Comments: Developmental Toxicity Testing: Protecting Future Generations?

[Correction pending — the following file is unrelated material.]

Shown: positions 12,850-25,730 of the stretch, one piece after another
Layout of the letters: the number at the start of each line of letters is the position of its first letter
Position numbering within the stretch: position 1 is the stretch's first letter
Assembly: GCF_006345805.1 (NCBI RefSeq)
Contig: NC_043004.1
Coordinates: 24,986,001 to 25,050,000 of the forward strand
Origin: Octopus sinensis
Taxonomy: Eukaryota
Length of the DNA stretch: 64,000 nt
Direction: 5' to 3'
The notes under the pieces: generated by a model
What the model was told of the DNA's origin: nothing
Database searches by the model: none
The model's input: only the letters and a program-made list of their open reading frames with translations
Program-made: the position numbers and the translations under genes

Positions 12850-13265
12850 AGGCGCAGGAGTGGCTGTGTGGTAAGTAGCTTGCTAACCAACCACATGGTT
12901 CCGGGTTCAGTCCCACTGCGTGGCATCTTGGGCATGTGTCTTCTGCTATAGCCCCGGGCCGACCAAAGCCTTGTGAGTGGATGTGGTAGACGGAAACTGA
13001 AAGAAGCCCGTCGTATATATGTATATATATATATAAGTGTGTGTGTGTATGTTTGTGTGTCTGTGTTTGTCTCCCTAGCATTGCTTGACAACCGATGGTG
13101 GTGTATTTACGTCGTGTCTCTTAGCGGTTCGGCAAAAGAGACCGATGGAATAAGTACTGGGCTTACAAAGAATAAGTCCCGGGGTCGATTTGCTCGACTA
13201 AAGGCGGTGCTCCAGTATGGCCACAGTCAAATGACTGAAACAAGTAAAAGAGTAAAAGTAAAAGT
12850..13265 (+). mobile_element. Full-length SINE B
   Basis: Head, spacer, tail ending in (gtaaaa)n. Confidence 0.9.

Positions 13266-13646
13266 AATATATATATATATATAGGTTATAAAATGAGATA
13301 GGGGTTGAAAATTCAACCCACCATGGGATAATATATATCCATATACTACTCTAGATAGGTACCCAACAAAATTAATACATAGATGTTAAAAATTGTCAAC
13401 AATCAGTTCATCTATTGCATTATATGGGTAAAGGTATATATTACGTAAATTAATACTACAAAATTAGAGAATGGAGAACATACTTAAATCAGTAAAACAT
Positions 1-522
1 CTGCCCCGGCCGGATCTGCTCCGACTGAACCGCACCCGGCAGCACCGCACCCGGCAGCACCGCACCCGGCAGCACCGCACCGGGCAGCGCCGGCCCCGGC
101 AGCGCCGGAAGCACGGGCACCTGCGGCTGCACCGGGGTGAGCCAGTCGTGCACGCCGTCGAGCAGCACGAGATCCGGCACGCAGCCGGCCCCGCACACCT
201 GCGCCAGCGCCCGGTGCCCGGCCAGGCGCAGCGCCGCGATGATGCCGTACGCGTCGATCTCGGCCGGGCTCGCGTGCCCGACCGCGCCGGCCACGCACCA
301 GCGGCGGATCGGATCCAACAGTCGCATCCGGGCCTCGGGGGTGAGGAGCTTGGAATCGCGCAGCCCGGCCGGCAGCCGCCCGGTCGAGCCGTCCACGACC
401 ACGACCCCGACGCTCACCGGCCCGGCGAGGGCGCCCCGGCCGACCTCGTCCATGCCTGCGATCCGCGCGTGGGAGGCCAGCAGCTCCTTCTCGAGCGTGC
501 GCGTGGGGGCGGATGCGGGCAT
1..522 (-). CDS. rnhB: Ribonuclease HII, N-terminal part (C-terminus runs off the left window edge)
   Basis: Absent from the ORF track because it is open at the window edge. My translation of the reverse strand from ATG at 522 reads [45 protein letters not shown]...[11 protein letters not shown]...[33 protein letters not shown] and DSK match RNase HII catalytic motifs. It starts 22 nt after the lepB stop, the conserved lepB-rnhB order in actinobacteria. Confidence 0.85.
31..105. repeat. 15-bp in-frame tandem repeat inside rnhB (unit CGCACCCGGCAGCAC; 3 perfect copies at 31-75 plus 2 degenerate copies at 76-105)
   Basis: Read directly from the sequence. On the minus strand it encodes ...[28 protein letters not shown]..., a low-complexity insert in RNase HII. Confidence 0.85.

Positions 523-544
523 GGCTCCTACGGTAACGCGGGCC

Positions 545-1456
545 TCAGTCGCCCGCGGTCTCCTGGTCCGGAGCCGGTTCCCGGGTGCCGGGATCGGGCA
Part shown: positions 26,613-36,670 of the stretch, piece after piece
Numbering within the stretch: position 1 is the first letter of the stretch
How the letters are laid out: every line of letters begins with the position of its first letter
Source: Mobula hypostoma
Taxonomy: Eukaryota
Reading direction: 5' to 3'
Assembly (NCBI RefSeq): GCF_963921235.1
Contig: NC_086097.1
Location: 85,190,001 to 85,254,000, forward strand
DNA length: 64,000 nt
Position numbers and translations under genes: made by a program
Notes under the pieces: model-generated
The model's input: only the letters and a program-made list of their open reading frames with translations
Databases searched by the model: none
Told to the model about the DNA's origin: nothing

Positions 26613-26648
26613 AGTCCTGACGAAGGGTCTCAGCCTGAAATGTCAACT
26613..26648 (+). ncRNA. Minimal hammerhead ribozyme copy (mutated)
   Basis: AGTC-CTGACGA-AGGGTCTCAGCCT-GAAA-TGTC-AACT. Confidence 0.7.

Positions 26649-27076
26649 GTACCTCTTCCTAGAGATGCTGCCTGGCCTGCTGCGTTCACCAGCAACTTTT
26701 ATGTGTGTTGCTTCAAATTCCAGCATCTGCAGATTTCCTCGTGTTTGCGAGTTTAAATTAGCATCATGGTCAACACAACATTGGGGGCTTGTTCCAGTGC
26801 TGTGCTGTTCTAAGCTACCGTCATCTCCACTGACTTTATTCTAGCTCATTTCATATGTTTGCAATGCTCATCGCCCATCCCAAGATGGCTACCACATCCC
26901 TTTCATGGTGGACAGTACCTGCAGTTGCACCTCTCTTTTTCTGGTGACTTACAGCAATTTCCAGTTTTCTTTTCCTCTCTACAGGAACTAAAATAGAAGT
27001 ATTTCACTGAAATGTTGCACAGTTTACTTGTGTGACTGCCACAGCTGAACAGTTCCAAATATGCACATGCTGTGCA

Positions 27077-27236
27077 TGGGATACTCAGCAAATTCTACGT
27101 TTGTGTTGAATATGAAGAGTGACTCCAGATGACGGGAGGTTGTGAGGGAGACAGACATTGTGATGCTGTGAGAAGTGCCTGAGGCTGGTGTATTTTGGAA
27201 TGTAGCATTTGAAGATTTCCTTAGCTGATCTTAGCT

A recent editorial is discussed, which implied that animal-based developmental and reproductive toxicology tests will continue to be crucial, that the thalidomide disaster could have been prevented by more animal testing, and that tests on juvenile animals would help to protect children (as developing adults) from the adverse effects of pharmaceuticals. It is argued that animal tests in these scientific areas do not provide reliable data that are predictive for human responses and, even if they did, the tests are too expensive and time-consuming for application to the very large number of substances that need to be tested. It is estimated there are already more than 100,000 man-made chemicals to which humans may be exposed on a regular basis, and it is therefore widely accepted that in vivo developmental toxicology could not possibly be used to assess all new and existing chemical substances, due to the scale of its demand upon time and resources. It is therefore imperative that alternatives such as those outlined above are embraced, further developed, accepted and used — as a matter of urgency.